It was a spectacular evening in every way March 23 when the Los Angeles Master Chorale held its annual fundraising gala at the stunning Marciano Art Foundation in the Hancock Park area.
Annette Ermshar, who grew up in La Cañada Flintridge and now calls Pasadena home, was the chair of the evening. Her efforts to organize the gala paid off: The event raised a record-breaking amount of $741,000 for educational programs the Chorale sponsors.
More than 300 elegantly dressed guests arrived to experience the magnificent building that houses a jaw-dropping collection of contemporary art. This was the first time the Master Chorale had ventured out of its Disney Hall home for a gala and it was also the first time Maurice Marciano, who co-founded the art space with his brother Paul, had offered to open their building for a fundraiser.
The exterior of the building itself is a piece of L.A. history because it was designed by Millard Sheets as a Scottish Rite Masonic Temple and completed in 1961. The Masons had to vacate the property in 1994 due to zoning issues. Masonic symbols remain on the building’s facade, giving it a mystical look. Within the building there is a special Relics Room, where many of the items used by the fraternal order to conduct their ceremonies remain on display.
This was of special interest to me since my father was a member of a Masonic lodge and, as his daughter, I became eligible to join our local bethel of the International Order of Job’s Daughters when I turned 12.
On this festive night the Master Chorale honored Lillian Pierson Lovelace a philanthropist who is a longtime supporter of the organization. Also honored was Doug Aitken, an extraordinary multimedia artist.
The Maurice and Paul Marciano Art Foundation, established by the founders of Guess Jeans and clothing lines, is a diverse and important private repository of contemporary art.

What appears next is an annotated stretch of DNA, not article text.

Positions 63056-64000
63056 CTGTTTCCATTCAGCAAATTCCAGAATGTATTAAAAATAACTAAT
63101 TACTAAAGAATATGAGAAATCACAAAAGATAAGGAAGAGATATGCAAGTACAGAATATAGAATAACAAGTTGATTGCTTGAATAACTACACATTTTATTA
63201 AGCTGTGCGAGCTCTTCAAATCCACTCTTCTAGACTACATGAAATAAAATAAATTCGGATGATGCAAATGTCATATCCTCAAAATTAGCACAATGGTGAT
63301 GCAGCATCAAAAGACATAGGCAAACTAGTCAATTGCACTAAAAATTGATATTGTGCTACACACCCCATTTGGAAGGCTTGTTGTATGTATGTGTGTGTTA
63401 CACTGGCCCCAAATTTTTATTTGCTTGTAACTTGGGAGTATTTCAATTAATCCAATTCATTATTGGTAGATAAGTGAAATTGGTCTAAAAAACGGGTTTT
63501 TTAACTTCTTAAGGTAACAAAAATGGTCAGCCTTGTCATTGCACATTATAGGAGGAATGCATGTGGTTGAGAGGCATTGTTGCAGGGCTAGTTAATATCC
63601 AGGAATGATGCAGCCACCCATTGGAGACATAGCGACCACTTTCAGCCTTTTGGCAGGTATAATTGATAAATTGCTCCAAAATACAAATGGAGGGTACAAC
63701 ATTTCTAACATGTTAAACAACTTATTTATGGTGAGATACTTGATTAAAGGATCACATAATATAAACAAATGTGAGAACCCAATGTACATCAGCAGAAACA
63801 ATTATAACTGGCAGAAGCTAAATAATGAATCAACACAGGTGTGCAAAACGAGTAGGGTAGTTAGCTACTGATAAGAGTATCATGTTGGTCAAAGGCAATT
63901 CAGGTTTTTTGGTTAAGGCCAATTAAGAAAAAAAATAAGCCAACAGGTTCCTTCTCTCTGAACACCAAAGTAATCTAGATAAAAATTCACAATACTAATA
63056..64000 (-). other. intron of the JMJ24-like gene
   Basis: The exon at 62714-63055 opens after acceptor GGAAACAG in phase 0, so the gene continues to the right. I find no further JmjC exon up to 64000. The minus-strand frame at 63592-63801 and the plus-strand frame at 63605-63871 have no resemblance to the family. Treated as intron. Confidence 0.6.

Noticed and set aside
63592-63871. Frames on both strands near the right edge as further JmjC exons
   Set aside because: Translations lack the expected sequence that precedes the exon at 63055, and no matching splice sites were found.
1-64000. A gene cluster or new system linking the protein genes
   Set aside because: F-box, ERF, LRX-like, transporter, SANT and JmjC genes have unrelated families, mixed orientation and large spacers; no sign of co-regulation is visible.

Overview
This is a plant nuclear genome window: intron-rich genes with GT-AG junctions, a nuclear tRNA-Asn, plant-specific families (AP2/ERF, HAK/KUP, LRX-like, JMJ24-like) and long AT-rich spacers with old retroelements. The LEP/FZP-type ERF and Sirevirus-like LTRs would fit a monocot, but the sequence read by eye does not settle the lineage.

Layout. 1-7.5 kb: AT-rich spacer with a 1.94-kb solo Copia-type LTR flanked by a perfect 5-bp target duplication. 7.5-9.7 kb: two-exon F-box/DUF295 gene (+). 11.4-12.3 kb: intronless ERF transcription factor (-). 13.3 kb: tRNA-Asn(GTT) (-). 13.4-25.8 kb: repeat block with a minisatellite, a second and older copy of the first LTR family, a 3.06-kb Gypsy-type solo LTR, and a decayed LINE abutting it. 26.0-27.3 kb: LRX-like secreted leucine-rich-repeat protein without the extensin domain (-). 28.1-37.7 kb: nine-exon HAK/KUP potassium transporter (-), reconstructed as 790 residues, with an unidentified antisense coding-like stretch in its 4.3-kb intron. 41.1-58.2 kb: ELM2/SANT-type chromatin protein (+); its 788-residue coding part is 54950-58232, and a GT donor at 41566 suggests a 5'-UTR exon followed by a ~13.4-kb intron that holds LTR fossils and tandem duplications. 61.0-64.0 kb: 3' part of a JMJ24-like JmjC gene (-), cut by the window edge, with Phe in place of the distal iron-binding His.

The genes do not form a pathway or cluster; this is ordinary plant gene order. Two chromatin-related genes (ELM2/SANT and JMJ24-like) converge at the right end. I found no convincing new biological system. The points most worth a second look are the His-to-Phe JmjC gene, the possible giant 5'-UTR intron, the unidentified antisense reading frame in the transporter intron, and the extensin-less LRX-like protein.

Gala guests were fortunate to enjoy exclusive after-hours access to the gallery’s exhibitions including a fascinating photographic exhibit by Catherine Opie titled “700 Nimes Road” that was taken over six months at Elizabeth Taylor’s Bel-Air residence, just before and after the famed actress’s hospitalization and death in 2011. The photographs of rooms, closets, shoes, clothing and jewelry create an indirect yet deeply intimate portrait of a woman whose life was defined by wealth and notoriety. This is an exhibit I want to see again.
Interestingly, one of those attending the gala was Kate Burton, daughter of Richard Burton, who was twice married to Elizabeth Taylor. Kate was at the gala with her husband Michael Ritchie, artistic director of Center Theatre Group.
After gallery viewing, guests gathered in the foyer to hear the Chorale’s signature Surround Sing, when 80 singers circled the audience from the mezzanine, conducted by Jenny Wong, associate conductor. Shortly after that experience, guests were seated for dinner. Once again, the singers surrounded the diners with another “Surround sing,” this time directed by Grant Gershon, artistic director and conductor of the Chorale.
A live auction was led by Classical KUSC host Rich Capparela. It began with the popular radio host auctioning off the opportunity to join him at his beach home to sit in on one of his “KUSC at the Beach” broadcasts.
Mark Beason, a La Cañada resident, was among the singers. Other Foothills and Pasadena area singers were Tamara Brevard, Claire Fedoruk, Elyse Willis, Michele Hemmings, Leslie Inman Sobol and Michael Lichtenauer.
It was a quite a unique and memorable evening for gala-goers.